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All you need to know about the ban on Rs 500 / Rs 1000 notes

In May 2014, in its first decision after taking charge, Prime Minister Narendra Modi’s government announced the formation of a Special Investigation Team (SIT) to probe black money, mostly stashed abroad. In 2015 they followed it up with the Black Money (Undisclosed Foreign Income and Assets) Act to further tap black money abroad. But the popular refrain among experts was that the Government should focus on the domestic black money since the foreign black money would have gone places by now.

In 2014, we also saw the launch of the world’s biggest financial inclusion scheme: the Jan Dhan Yojana, under which, till 2nd November 2016 almost 25.50 crore bank accounts were opened. This scheme brought a huge number of people hitherto untouched by the banking sector, into the banking net.

Then in 2016 came the big squeeze for the big guns: The Income Declaration Scheme of the Income Tax Department which gave people one last chance to come clean, pay taxes at a slightly concessional rate (after factoring in penalties etc) and be done with it. The Prime Minister was in fact categorical in his warning in September 2016:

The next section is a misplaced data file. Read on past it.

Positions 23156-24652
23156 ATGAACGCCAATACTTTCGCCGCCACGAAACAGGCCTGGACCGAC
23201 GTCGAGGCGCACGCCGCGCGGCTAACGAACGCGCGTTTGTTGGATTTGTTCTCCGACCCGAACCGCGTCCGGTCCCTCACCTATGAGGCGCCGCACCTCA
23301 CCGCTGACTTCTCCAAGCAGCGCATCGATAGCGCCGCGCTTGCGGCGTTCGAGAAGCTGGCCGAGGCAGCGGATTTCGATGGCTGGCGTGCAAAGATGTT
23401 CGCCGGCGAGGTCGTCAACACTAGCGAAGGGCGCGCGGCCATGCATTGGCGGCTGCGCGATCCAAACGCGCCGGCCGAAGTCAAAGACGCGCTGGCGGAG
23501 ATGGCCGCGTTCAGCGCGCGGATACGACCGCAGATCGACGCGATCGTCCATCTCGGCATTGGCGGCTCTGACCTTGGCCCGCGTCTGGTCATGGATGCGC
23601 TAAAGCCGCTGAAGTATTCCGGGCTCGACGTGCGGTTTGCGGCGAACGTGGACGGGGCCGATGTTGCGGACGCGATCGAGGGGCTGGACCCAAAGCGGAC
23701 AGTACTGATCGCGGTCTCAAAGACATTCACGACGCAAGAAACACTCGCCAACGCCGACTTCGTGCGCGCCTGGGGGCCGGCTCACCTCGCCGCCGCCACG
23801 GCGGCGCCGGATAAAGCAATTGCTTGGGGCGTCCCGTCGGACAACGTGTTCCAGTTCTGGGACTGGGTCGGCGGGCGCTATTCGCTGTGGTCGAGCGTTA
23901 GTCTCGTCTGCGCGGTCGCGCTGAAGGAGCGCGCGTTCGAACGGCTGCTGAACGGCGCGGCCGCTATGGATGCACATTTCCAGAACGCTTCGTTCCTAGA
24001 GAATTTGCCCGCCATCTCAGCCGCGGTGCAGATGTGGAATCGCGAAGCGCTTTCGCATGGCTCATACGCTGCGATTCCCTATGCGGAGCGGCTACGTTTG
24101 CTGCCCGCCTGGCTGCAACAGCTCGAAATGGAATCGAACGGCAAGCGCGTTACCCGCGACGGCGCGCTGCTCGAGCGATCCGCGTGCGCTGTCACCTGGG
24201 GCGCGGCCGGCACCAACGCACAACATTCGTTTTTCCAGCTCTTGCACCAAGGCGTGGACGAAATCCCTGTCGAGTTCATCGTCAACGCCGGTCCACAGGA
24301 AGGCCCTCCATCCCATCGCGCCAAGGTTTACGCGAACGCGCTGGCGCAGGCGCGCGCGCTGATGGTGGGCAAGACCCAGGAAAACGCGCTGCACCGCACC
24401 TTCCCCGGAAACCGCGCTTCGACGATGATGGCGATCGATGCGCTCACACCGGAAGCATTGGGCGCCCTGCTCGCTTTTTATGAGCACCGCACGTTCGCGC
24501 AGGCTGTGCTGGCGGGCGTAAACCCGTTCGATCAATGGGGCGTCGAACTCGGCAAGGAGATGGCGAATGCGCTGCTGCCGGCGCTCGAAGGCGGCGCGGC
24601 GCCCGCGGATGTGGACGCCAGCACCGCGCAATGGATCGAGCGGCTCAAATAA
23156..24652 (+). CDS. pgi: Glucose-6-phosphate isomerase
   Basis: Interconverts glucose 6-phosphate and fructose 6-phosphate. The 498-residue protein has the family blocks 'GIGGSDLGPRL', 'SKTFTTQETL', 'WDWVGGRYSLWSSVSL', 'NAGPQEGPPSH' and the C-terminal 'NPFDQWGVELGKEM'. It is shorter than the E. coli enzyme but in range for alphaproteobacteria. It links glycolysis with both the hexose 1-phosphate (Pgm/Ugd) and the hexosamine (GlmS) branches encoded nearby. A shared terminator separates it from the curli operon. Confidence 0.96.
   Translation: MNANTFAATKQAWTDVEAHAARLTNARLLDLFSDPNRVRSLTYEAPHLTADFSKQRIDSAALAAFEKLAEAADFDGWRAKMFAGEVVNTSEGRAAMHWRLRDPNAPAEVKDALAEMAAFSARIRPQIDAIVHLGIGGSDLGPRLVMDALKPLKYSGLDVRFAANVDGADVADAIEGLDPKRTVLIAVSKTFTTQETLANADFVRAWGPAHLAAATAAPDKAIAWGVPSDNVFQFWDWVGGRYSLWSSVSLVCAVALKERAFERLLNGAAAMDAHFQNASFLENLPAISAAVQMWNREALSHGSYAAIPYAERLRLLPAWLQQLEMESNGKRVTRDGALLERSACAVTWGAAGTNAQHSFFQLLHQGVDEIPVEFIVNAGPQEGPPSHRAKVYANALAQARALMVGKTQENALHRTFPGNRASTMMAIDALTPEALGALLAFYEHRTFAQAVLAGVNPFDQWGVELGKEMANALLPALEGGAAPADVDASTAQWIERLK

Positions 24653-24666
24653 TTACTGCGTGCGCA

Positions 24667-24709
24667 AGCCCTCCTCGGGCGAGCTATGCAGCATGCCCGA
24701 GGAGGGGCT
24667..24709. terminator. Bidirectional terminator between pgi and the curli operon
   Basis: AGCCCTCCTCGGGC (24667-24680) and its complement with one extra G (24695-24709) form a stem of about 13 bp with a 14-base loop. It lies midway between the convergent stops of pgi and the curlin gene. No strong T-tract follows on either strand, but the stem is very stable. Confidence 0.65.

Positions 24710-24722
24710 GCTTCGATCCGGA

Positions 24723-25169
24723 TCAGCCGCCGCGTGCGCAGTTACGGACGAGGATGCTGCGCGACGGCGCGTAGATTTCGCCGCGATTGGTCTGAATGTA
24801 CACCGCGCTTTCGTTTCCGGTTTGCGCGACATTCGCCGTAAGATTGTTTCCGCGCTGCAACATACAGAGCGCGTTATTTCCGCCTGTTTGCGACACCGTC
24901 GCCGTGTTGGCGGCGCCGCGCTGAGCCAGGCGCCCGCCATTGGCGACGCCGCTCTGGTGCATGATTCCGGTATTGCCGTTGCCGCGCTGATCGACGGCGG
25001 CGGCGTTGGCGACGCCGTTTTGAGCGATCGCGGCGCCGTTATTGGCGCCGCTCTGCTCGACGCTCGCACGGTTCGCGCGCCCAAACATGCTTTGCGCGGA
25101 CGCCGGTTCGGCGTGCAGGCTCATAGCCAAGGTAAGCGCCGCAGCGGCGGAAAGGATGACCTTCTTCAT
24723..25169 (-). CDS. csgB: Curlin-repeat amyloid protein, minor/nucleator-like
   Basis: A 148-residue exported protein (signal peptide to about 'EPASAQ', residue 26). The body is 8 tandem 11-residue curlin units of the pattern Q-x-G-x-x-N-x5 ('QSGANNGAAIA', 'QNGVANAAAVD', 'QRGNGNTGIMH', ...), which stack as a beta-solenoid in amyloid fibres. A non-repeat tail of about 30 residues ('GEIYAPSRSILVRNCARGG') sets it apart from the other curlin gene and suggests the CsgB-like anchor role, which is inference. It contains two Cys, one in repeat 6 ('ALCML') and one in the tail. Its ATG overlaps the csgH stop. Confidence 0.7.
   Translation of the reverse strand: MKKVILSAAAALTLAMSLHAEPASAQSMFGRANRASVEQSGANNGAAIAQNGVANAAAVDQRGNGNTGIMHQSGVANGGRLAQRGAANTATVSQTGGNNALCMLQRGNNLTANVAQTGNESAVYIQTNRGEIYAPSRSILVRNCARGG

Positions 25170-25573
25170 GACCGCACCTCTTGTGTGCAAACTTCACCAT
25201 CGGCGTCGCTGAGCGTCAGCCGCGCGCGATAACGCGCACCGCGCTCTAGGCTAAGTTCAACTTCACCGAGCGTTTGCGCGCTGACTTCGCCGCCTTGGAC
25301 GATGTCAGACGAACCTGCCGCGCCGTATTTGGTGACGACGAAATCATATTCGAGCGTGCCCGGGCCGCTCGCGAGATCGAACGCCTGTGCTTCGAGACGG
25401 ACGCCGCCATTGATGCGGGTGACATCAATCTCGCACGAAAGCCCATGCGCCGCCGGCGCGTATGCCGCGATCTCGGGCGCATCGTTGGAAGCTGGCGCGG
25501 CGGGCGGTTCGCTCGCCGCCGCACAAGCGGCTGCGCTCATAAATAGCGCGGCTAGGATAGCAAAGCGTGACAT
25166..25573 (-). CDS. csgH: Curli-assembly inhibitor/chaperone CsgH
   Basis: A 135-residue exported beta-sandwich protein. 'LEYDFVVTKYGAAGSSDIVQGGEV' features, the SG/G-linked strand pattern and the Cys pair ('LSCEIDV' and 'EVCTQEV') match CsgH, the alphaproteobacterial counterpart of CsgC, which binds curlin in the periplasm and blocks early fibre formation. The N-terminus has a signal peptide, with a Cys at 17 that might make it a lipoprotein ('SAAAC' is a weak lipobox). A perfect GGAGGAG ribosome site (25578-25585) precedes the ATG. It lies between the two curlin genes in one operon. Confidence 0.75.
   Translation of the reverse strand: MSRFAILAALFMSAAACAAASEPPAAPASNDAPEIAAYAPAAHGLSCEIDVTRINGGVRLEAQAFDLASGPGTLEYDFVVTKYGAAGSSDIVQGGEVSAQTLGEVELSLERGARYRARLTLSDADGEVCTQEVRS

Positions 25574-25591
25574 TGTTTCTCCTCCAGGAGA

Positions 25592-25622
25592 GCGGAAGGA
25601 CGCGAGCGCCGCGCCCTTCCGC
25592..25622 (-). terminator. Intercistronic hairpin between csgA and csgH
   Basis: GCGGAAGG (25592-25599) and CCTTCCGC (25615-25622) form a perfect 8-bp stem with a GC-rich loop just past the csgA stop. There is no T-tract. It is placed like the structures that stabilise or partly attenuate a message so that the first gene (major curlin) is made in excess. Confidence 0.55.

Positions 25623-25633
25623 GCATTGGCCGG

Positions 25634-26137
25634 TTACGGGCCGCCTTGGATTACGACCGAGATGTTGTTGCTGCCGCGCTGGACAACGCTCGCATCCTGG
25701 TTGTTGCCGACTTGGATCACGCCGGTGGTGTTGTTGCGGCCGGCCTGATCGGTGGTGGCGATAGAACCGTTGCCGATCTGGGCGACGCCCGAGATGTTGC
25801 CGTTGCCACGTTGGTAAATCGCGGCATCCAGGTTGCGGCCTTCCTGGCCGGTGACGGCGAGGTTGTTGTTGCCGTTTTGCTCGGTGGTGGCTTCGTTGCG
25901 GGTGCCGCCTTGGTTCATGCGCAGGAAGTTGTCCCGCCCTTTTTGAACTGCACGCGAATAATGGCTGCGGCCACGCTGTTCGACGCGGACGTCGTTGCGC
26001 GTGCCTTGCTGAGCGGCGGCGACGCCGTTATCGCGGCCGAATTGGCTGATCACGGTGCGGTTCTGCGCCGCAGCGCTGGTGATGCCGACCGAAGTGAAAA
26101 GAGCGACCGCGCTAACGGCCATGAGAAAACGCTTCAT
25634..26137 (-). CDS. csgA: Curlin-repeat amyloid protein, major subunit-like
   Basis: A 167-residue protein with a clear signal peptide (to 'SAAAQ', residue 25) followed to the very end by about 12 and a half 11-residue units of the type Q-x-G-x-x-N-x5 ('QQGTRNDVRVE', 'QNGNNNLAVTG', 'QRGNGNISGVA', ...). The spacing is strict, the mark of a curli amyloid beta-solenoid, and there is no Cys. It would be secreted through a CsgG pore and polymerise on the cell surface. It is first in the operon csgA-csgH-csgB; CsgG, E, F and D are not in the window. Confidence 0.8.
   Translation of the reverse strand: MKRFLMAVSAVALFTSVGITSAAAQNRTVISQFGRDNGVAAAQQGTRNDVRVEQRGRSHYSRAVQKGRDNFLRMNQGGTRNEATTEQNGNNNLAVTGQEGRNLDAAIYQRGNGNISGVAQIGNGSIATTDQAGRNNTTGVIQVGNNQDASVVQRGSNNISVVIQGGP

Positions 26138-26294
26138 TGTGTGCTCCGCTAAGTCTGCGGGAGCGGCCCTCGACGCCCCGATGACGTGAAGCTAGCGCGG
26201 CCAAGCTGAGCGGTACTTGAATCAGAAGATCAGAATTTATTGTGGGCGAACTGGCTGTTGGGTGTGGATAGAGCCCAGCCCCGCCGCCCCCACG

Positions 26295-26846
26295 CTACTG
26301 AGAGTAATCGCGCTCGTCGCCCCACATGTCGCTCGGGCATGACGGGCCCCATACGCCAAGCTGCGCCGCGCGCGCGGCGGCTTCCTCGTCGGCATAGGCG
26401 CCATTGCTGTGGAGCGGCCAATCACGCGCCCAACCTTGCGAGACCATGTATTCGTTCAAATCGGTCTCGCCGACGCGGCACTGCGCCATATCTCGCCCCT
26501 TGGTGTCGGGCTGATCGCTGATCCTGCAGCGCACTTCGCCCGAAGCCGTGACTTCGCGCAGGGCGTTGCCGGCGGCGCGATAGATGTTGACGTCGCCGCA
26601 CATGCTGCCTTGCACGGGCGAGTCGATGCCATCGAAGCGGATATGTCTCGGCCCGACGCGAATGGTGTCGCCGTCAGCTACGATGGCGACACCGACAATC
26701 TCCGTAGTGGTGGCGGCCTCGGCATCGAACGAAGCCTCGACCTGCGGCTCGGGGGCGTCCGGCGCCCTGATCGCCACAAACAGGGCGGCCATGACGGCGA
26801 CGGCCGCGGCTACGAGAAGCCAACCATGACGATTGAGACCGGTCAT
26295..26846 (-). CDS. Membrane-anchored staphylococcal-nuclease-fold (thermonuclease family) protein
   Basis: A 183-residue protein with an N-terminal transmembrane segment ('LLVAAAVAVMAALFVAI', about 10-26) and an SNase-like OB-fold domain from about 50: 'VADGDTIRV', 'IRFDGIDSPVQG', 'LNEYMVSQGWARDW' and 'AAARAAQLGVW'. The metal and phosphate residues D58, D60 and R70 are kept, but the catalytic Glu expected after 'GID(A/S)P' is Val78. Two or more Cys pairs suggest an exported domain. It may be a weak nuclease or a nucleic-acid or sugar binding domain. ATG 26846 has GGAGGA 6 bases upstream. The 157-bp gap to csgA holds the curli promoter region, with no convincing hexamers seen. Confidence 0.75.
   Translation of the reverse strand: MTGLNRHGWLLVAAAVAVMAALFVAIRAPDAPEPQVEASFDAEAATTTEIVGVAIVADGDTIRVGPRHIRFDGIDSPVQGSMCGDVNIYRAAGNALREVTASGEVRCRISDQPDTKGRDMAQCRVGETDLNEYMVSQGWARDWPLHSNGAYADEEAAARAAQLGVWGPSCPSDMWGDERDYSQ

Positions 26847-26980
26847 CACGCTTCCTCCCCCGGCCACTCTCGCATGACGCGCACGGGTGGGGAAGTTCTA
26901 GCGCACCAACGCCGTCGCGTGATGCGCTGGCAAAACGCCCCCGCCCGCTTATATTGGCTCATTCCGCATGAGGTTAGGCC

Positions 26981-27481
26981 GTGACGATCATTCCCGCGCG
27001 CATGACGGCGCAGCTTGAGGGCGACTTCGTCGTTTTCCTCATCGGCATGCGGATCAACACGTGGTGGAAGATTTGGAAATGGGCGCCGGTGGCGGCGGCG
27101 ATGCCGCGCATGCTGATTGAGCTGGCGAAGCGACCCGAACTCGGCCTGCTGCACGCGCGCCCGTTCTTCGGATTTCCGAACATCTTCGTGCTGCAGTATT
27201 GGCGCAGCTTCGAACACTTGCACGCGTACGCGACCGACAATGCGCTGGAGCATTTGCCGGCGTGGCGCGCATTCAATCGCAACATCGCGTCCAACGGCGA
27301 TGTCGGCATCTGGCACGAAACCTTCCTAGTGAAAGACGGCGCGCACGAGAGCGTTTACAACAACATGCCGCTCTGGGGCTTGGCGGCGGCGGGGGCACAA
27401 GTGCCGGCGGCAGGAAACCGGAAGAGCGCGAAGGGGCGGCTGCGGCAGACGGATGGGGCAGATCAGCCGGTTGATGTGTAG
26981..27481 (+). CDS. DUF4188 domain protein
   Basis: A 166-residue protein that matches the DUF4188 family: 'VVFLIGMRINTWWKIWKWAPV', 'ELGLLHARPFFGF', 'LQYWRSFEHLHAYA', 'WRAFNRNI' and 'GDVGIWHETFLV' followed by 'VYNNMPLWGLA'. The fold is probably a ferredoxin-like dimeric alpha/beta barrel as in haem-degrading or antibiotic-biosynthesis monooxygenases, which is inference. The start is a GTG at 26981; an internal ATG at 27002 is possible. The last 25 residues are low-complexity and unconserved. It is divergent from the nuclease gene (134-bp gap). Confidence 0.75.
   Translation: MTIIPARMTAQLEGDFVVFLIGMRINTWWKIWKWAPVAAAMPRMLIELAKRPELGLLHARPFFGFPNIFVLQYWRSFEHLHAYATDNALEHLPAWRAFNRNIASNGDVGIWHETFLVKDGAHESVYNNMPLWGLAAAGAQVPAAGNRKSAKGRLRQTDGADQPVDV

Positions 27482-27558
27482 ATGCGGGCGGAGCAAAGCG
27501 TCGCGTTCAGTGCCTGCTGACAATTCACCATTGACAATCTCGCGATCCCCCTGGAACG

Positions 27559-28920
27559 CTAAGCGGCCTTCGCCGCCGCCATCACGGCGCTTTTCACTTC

“No one should blame me if I take tough decisions after the 30th (of September)”

And yesterday, he lived up to his promise. Yesterday, 8/11/2016 was when India effectively nuked the scoundrels within its geographical boundary. The PM, in an address to the nation, announced that in order to fight black money and counterfeit money which is used for corruption, terror activities and drugs etc, all existing notes of Rs 500 & Rs 1000 would be “demonetised” i.e. they would stop being legal tender from 8/11/2016 midnight.

So here’s whats going to happen:

1. Banks will be shut on November 9 and ATMs on November 9 and some also on November 10, to prepare for this massive exercise including stocking up on the new notes of Rs 500 and Rs 2000 which have been printed in advance by the RBI.

2. Since Rs 500/Rs 1000 notes are no longer valid, people have been given upto 30 December to deposit this money into their bank accounts. Those unable to do so by 30 December for some reason, can change them till 31 March 2017, but they will have to furnish an ID proof.

3. Upto Rs 4000 worth of such old notes will be allowed to be exchanged for new notes of same value. ATMs will dispense upto a maximum of ₹2,000/- per card per day upto 18th November, 2016. The limit will be raised to ₹4000/- per day per card from 19th November 2016 onwards. One can also withdraw cash against withdrawal slip or cheque subject to ceiling of ₹10,000/- in a day within an overall limit of ₹20,000/- in a week (including withdrawals from ATMs) for the first fortnight i.e. upto 24th November 2016.